“All the people in this band are stellar musicians … two hours before the show we get together for a sound check, do our bits and bobs and then go through a new song while everybody is up and running,” he explained. If everyone is comfortable, they put it in the play list, if not, they set it aside for more work.

      At 54 years old with more than 20 years of nearly full-time touring and playing with Changes in Latitude under his belt, Kareta said he had been thinking about slowing down in the near future, but not now   

      “The next year or so are going to be crazy,” he shared.

The Eagles Experience –standin’ on a corner…

      And Changes in Latitude isn’t Kareta’s only gig. He’s also the founder of another locally-based premiere tribute band, The Eagles Experience,

      Kareta told Prime that second tribute band was really born out of his desire to fill his show calendar during slow months.

      “[Changes in Latitude] is crazy busy in the summer, but it slows down in the winter and if I wanted to stay playing, I started thinking, ‘what other band do I like … I like the Eagles’ and off it went,” Kareta said.

      One of his criteria for starting a second tribute group, however, was maintaining the level of professionalism he’d established with Changes in Latitude.

      “I wanted to make sure it was the same level of quality and musicianship between the two bands,” Kareta explained. “We spent about two years rehearsing [The Eagles Experience] before we brought it out.”

      He added that Lincoln Hubley, the Eagles Experience drummer, was crucial to helping the band capture the sound of the original Eagles band.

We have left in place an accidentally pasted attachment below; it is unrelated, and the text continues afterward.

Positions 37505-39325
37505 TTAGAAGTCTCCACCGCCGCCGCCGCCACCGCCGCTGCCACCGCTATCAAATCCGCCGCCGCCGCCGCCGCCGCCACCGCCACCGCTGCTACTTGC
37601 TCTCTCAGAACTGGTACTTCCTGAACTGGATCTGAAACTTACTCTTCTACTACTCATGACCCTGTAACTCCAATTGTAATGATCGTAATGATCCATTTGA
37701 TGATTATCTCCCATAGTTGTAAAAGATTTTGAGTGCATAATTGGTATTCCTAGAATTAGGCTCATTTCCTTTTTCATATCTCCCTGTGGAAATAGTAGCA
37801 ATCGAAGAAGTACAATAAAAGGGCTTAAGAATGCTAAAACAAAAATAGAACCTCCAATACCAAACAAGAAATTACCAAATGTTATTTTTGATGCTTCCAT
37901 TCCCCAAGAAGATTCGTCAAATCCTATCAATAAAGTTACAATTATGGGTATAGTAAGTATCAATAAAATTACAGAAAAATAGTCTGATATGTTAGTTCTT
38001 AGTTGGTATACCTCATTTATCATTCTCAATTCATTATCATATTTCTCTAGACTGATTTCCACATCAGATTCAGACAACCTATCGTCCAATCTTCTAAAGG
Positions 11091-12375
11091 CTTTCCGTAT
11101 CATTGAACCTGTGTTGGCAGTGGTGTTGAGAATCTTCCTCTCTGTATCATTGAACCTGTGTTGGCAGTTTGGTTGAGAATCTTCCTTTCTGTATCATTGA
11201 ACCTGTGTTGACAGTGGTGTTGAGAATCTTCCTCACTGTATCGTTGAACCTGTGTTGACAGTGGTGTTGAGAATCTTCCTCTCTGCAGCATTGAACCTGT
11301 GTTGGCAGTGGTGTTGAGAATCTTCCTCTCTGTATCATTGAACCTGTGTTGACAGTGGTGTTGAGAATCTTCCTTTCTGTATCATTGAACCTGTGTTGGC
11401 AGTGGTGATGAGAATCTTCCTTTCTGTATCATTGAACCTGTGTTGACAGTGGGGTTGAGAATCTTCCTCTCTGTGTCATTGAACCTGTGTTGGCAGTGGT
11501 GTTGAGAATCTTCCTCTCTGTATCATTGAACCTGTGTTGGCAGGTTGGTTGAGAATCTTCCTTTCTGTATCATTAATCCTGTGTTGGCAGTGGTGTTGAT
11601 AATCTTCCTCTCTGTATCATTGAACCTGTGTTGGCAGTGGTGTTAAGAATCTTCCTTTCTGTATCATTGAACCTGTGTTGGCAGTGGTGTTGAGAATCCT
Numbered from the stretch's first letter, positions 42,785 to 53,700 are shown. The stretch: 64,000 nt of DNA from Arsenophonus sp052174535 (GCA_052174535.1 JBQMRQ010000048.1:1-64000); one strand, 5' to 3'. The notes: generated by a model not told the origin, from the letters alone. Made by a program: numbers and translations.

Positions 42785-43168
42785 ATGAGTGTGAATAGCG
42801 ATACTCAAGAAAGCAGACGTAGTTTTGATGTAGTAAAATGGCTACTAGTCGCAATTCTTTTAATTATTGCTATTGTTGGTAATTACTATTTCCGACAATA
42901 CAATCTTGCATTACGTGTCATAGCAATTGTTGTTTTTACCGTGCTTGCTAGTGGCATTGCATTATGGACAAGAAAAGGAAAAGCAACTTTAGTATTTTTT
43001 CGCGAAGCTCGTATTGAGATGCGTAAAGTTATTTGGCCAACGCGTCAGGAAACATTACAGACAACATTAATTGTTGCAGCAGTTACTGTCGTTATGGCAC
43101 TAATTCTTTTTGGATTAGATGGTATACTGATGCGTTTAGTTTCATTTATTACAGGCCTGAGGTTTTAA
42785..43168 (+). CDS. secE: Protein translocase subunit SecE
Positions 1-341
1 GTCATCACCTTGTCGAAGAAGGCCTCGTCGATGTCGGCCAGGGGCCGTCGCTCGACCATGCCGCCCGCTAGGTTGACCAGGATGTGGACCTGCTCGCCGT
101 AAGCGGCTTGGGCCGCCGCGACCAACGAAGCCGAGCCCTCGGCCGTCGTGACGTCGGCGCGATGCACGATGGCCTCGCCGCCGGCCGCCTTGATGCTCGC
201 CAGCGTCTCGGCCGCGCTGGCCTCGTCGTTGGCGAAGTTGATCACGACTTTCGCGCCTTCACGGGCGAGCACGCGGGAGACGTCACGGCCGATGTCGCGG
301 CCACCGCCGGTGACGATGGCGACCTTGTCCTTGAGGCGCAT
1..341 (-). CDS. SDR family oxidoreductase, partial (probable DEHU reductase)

“He was instrumental in dissecting the vocals … he would say ‘somebody has to sing this note’ … he listened to the recordings very closely and figured out what needed to be sung,” Kareta said, adding that The Eagles Experience only performs songs recorded in the 1970s by the full Eagles band, not works done by Glenn Frye, Joe Walsh or Don Henley as solo acts.

      Getting the Eagles sound right, Kareta joked, involved “a lot of sitting in a backroom with an acoustic guitar and rehearsing the vocals” over and over.

      “We do the radio versions of the songs people know, they’re exactly as recorded,” Kareta stressed. He added that they perform all their material live, with no pre-recorded backing tracks or “digital assistance.”

      The first show for the Eagles Experience took place in March of 2017, and the reputation of the tribute experience they provide has exploded in popularity every year since.

      “We’ve played some big venues up and down the East Coast [over the years],” Kareta said. But the biggest show they’ve done to date was in 2021when they were invited to headline at the “Standin’ On The Corner” Eagles tribute festival in Arizona, performing alongside American Idols winner Jake Hoot.

      “Winslow, Arizona was kind of a feather in the cap; it was a long way to go but it was a cool gig,” Kareta said. “I have pictures of us standing on the corner in Winslow, Arizona.”

      Between the two bands – which Kareta said are “night and day” in terms of the type of performances – “the Buffet [band] is pretty much anything goes … with the Eagles band we’re very accurate”, Kareta  said he felt “blessed.”

      “To have stumbled into both of these [bands] and to have pushed to have them become a product that people want to come and see … It’s important to me that the band is worth the time and money to come and see,” Kareta said.

                And for him the reward for all that work is “The two hours onstage, when I can see people enjoying the fruits of our labor.”